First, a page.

HSAs and Savings
Jay has an HSA with $5,000 in it. How does he account for that money as part of his emergency fund? Or is it just an extra savings?
QUESTION: Jay in Raleigh has an HSA with $5,000 in it. How does he account for that money as part of his emergency fund? Or is it just an extra savings?
ANSWER: You can count it as leaning toward the three-month mark of your three to six months of expenses. But other than that, I wouldn’t. You would put six months’ of expenses into your fund if you are self-employed or just one of you is working or if you are straight commission or there is an unpredictable income situation. If you see potential risks or problems, you lean to the six-month side.
In your case, you have part of one of the types of emergencies covered. So you can lean back toward the three-month side of it if you wanted to. But I wouldn’t say that is your emergency fund because you can’t use that to fix a car transmission. If what you have now represents three months of savings, then I’d say you still need to have about $20,000.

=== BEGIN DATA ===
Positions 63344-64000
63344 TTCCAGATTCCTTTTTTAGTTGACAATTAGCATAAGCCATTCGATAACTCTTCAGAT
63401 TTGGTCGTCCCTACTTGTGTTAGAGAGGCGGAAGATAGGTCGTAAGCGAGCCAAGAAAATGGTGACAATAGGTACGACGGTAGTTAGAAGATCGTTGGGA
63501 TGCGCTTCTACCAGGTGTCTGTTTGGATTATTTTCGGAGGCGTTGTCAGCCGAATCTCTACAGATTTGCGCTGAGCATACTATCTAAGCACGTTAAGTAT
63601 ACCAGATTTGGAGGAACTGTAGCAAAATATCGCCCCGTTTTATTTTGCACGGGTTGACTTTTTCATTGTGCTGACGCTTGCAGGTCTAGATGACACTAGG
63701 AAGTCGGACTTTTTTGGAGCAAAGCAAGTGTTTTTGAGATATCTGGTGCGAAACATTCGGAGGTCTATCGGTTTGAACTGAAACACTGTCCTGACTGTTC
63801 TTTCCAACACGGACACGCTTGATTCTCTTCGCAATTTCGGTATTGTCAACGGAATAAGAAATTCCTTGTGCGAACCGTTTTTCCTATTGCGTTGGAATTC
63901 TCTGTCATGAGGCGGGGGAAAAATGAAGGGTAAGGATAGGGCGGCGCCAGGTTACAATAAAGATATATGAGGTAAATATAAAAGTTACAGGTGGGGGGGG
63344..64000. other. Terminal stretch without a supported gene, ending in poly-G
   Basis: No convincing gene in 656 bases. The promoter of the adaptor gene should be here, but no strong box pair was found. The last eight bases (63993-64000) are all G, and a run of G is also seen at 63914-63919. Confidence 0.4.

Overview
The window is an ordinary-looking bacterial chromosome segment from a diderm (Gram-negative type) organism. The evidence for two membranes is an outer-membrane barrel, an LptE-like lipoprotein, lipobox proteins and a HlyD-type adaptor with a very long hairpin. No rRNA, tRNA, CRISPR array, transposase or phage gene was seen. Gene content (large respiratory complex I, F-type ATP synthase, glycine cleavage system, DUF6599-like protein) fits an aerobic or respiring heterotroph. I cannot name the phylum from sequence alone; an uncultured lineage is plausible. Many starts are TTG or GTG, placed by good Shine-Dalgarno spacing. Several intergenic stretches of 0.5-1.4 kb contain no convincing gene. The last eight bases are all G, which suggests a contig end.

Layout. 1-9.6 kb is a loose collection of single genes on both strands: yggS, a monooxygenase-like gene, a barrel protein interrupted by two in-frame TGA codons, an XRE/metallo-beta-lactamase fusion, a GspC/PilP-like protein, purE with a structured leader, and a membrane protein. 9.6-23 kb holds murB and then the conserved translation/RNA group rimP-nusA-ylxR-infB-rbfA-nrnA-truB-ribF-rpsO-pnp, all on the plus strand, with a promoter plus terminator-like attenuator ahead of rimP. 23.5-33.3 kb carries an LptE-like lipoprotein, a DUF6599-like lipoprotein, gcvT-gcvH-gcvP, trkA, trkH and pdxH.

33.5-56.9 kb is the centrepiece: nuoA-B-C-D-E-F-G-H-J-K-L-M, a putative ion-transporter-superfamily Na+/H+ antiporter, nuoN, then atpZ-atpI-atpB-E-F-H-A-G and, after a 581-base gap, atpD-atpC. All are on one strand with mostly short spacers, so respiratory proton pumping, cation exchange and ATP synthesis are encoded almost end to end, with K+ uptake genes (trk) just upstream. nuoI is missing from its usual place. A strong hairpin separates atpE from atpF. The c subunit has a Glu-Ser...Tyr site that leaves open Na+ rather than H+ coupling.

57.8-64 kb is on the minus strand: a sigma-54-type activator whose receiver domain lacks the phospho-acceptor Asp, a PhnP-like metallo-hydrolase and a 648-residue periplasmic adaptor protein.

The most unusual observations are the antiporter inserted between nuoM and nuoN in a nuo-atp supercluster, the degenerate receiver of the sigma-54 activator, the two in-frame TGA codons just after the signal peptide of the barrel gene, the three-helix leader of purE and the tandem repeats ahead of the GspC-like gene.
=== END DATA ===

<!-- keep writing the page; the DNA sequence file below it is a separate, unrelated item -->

I want you to have at least three months of expenses saved separate from the health savings account. But if you want to say instead of doing four or five or six months of savings, do three because you have that money saved away. That would make sense. The problem is that you have other types of emergencies that come up that obviously are not health care.